Ginger Strand

Ginger Strand is an American essayist, novelist, environmental writer, and historian. Her 2005 debut novel Flight was adapted from several of her short stories.[1] Her published books of non-fiction include, Inventing Niagara: Beauty, Power, and Lies in May 2008, and Killer on the Road: Violence and the American Interstate in 2012.[2]




Ginger Strand grew up mostly on a farm in Michigan. Her family moved often while her father served in the Air National Guard. Throughout her childhood, she lived in Texas, Missouri, Illinois, Wisconsin, and Michigan.[3] Her father later worked as a commercial airline pilot for TWA for 35 years.[4] Strand is a 1992 graduate from Princeton University.[4] She has a daughter and lives in New York City.[5] She teaches environmental criticism at Fordham University, and teaches writing at the 92nd Street Y.[6]

Her fiction and essays have appeared in The Believer, Harper's, The Iowa Review, The Gettysburg Review, and The Carolina Quarterly.[7] Strand has received residency grants from the MacDowell Colony, Yaddo, the Virginia Center for the Creative Arts, and the American Antiquarian Society, as well as a Tennessee Williams scholarship in fiction from the Sewanee Writers' Conference.[8] She is a contributing editor at Orion. Strand is also a former fellow in the Behrman Center for the Humanities at Princeton University.[9]

Strand is also an environmental writer. She has been critical of Google’s environmental policies.[10] In a November 2006 New York Times story, she talks about her personal difficulty in being eco-conscious.[5]

She lists her obsessions as water, ancient Rome, infrastructure, SuperFund, airplanes, silent film, panopticons, P. T. Barnum, photography, lies, the 1930s, Niagara Falls, the U.S. Environmental Protection Agency, Edward Wormley, consumerism and rhinoceroses, especially one named Clara who lived in the 18th century.[11]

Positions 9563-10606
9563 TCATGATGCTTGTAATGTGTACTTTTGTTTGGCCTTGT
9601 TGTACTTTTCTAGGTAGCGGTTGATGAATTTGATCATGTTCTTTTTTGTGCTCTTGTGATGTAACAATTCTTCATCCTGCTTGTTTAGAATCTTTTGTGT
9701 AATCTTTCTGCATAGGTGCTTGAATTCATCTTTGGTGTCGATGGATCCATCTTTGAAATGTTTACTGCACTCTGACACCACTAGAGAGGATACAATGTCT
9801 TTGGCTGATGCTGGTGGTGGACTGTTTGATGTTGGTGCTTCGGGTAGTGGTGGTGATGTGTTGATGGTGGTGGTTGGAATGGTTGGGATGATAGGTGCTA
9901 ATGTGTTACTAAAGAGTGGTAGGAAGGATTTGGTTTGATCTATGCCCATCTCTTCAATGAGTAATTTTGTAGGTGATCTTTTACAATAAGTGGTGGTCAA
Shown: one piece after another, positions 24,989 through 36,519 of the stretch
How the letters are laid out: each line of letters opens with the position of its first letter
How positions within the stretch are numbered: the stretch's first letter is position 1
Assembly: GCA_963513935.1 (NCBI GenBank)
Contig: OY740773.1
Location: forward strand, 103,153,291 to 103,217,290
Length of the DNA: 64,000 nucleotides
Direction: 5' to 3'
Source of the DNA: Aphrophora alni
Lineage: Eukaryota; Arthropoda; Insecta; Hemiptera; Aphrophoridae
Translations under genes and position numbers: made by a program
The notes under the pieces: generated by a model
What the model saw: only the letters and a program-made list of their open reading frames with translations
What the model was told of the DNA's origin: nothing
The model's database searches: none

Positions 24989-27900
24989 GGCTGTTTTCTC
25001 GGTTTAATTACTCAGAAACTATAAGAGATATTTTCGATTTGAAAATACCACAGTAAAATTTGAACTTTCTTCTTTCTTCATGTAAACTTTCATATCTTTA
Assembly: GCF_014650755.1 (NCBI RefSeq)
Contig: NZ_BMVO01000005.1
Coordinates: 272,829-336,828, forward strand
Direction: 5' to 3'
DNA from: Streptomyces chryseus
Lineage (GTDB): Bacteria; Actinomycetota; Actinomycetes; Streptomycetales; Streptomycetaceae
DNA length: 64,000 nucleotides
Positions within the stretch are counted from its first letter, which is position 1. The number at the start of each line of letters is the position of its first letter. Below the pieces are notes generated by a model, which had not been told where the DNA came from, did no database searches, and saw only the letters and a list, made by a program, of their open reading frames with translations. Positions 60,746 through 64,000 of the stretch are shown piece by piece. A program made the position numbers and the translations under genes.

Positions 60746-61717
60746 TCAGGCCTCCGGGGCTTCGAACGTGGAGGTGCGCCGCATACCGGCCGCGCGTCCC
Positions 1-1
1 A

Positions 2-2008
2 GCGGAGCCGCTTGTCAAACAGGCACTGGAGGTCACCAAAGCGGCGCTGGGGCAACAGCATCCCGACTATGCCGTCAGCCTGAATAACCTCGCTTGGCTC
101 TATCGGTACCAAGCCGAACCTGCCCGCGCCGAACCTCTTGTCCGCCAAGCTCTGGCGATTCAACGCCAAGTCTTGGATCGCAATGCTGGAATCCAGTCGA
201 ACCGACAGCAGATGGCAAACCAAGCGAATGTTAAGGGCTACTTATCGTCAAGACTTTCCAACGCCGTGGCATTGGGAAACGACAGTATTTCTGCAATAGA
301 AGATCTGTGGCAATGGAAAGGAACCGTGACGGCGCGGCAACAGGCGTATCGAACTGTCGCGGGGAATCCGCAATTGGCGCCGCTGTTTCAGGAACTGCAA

Strand's debut novel, Flight, was published by Simon & Schuster in May 2005.[12] Strand considered herself a short story writer.[4] Her agent Nat Sobel convinced her in April 2003 that a manuscript of short stories could become a novel. Strand responded, "I shuddered. I was no novelist. I was a minimalist, a votress of the goddess of gesture, a worshipper at the altar of the succinct. I was a short story writer."[1] Four months later, she completed Flight.[4]

Strand describes Flight as “the echoes and overlaps of four voices.”[13] The Gruens are a Midwestern family in the midst of private dramas. The story takes places in the days leading up to a wedding in rural Michigan. Father Will, an aging airline pilot, is reluctant to retire and troubled by memories of Vietnam. Mother Carol, long-sufferer of Will’s whims, is intent on opening her very own “country-themed” bed-and-breakfast despite her disdain for things rustic. Elder daughter Margaret, a history professor, is entangled in an “open marriage.” And younger daughter Leanne, bride-to-be and owner of a “high-end craft store,” is a recovering alcoholic.

Her second book was nonfiction, Inventing Niagara: Beauty, Power, Lies, and published by Simon & Schuster in early 2008. The book takes a cultural history of natural wonder at Niagara Falls.[7] Strand writes about how Niagara Falls has influenced America's history and environment.

In researching her second book, Strand used handbills, guidebooks, travelogues, treaties, and images in the society's collections.[14] The book chronicles Strands' fascination with infrastructure, which she calls "a culture’s dream made visible.”[15]

Inventing Niagara received positive reviews in the New York Times Book Review,[2]Newsweek,[16] the Washington Post,[17] and the Wall Street Journal.[18] The LA Times criticized it as overwrought with irrelevant details.[19] The book was a finalist for the 2008 Orion Magazine Book Award and was picked as one of summer 2008's best non-fiction books by Fresh Air on NPR.[20]


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